Wednesday, May 16, 2012

The Anachronistic Pasture

I have set myself up to be a critic of the Necropastoral, a movement more in love with the living dead-ness and "uncanny" offspring of cyberspace, rather than the pasture of the traditional lyricism which approaches the physical sublime a poet may seek out, by way of exploring, or sauntering. For the poem, the movement out into the pasture, as a place for the poem, is for Joyelle McSweeney, a move toward anachronism.

It isn't hard to see how right McSweeney is, even if I wish she was wrong. An example is a recent eChapbook published by Blue Hour Press, No Silence in the Field, by Rachel Mennies, a lovely book of poems capturing various voices in the rural farmland of New England. The setting alone puts itself in danger of anachronism (where is Robert Frost these days?) so there's a sense that, even if we are temporally in the present, the present is ambiguous, where even appliances such as "the Kitchenaid whirs by the old feed storage" (13) is suspect. I feel this is deliberate on Mennies' part. "Rural" is a space pregnant with possibilities that soon miscarry; not a bad analogy, since miscarriage is a central tension in Mennies' book, climaxing in a beautifully heart-breaking poem "What Killed All the Bees" (24).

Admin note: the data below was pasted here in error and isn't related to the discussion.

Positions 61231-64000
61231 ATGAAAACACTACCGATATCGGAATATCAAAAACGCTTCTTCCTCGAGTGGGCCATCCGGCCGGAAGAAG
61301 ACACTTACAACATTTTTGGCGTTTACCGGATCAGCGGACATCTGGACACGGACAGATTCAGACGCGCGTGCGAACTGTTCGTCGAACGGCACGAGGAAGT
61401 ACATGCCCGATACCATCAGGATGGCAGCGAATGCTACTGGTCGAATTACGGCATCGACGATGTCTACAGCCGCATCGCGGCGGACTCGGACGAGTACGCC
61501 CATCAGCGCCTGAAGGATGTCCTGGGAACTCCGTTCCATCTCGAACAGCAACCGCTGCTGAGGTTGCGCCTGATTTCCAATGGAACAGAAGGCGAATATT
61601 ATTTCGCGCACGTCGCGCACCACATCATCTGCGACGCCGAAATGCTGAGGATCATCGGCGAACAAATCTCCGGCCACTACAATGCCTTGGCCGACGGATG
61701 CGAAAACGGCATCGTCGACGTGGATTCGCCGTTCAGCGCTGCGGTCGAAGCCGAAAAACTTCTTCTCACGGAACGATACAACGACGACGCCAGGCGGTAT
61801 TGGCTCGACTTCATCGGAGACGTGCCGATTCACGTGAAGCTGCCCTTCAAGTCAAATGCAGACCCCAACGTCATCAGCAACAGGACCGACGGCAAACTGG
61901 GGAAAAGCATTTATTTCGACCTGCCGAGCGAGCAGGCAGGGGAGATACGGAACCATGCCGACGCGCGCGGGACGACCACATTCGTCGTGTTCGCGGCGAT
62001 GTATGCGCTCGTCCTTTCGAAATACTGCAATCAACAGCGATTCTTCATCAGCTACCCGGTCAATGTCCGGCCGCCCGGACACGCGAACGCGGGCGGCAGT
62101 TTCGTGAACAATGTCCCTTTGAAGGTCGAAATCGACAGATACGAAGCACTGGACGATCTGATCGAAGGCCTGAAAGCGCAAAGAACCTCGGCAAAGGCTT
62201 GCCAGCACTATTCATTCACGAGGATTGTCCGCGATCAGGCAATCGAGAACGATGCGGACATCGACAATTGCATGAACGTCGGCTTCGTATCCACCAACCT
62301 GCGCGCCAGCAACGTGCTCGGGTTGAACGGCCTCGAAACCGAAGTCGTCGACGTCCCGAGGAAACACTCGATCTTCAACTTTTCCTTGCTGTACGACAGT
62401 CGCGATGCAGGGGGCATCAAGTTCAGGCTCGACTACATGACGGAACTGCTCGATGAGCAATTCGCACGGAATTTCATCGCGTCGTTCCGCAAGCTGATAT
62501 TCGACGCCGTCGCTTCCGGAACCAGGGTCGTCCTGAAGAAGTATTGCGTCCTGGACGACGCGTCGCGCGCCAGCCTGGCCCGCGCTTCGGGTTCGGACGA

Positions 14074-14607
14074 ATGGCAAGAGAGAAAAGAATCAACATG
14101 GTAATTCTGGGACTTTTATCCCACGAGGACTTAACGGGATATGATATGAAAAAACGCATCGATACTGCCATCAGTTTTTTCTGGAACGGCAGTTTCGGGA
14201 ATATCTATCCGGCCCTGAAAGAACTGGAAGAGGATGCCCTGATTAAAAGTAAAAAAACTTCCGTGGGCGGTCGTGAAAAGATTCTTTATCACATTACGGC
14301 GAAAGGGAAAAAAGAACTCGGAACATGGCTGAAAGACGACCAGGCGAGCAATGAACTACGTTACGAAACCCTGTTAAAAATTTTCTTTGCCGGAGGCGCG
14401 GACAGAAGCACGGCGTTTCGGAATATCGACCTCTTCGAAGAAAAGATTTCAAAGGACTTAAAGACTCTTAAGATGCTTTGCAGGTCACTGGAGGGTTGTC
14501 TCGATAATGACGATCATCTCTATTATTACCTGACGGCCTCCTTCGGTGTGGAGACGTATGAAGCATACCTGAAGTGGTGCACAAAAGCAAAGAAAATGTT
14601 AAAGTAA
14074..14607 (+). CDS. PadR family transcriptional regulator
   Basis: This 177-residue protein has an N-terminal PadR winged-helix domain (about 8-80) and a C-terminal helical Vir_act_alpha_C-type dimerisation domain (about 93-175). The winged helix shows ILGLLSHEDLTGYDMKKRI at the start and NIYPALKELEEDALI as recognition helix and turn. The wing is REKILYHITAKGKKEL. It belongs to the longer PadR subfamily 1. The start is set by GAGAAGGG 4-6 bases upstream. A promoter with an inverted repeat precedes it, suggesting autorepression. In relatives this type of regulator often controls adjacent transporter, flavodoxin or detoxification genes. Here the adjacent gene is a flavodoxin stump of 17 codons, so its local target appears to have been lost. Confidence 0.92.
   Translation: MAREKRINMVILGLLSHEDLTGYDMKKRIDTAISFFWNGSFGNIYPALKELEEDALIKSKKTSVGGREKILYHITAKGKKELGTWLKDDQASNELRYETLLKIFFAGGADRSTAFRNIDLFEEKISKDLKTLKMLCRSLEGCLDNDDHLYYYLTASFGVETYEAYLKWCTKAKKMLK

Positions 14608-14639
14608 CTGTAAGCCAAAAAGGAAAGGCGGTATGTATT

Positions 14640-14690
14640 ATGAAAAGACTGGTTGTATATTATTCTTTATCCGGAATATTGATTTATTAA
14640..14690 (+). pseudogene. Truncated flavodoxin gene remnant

It is the chapbook's final poem, "Morning, The Diggers Break New Ground" that the miscarriage of the New England farm is seen in full, the planks of the barn being taken down for new houses. "Time for the miracle of multiplying / strip the barn walls and make ten houses / where one once thrived" (30). The death of the barn bears an uncanny progeny. This is the living present, where what characters we knew are now discovered by means of their antique possessions, already beginning to rot. The conclusion is a dismantling of a landscape, perhaps the natural end to any rural image, but its a cynicism I'm not yet willing to share. 

This post mostly wished to present Mennies' book, which is lovely, so go read it. I remark only on our present dilemma of being unable to write the rural/agrarian into any contemporary present. Later posts will look at poems that are attempting this, and how they succeed or fail.

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